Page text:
“This practice of telling back sounds simplistic, but it’s really a magical creative process where the person narrating ‘sees’ what he’s talking about in his mind, clear and vivid–after reading the material just once. I keep repeating the stipulation about only one reading because–let me say it again–it’s impossible to give our full attention to something we’ve heard before, and know we’ll hear again.” Charlotte Mason. Volume 1.

High school courses are filled with lots and lots of reading. My boys don’t have time to spend going over and over things so careful reading of their books is necessary just to keep pace. The habit of careful reading and the ability to narrate orally or in written form their work each week is a habit I am so glad we have developed. What a joy at our Friday meetings to hear their enthusiasm for their reading! True, not all of their books are equally interesting but this habit of careful reading and narrating makes surviving a book they don’t like much easier. They read it and respond and move on.

“Children taught this way are fun to be around because they’re interested in so many things, and they have worthy thoughts. They have a lot to talk about, and this kind of talk can’t help but have a beneficial effect on those around them–and on society. That pleasant sense of knowing about things worth knowing, and things that make life worth living, is like a delightful atmosphere.” Charlotte Mason. Volume 1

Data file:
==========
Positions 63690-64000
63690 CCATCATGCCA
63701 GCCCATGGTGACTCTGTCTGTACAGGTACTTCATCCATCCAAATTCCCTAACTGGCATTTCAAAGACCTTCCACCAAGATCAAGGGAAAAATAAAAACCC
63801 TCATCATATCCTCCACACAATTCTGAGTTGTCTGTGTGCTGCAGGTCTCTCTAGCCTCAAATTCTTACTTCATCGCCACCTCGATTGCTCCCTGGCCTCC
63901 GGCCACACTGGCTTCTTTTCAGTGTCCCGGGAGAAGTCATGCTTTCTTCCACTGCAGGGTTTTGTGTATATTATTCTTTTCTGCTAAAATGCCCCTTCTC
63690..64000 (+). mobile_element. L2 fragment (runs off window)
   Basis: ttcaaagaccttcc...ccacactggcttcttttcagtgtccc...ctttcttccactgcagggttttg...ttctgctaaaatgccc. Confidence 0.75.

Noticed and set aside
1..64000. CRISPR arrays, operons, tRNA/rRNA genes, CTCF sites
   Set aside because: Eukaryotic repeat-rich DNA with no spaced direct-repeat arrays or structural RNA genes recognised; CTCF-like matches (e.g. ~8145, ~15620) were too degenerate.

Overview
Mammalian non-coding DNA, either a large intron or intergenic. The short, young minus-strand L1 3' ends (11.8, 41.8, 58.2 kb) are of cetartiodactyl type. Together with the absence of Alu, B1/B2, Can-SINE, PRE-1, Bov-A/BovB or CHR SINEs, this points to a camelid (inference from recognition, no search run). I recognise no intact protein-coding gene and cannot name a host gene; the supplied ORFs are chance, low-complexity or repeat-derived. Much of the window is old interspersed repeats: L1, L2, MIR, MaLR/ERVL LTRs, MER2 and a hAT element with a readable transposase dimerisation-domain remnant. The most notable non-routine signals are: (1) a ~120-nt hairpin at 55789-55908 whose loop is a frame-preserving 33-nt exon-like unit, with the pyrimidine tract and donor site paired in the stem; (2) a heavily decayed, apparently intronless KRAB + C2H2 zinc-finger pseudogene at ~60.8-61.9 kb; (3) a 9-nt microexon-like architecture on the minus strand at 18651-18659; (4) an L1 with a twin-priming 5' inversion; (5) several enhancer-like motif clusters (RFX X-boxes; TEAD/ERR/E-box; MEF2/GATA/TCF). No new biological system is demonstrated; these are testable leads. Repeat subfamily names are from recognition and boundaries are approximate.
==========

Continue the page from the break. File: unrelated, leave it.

This quote is in the section right after building good habits and it makes me have tears in my eyes as I read it to myself on this February morning. I realize I am living in that “delightful atmosphere”.

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As you all know, my homeschooling days are numbered. The sand is slipping through the hourglass and soon our family’s homeschool experience will end. I try as much as possible to glean the joy from each day, not to waste a single hour by being too busy or too preoccupied with my own stuff to miss the little moments that happen right under my nose.

But even with all my deliberate intention on savoring each moment, the days pass by too fast.There is no rewind.

Barb-Harmony Art Mom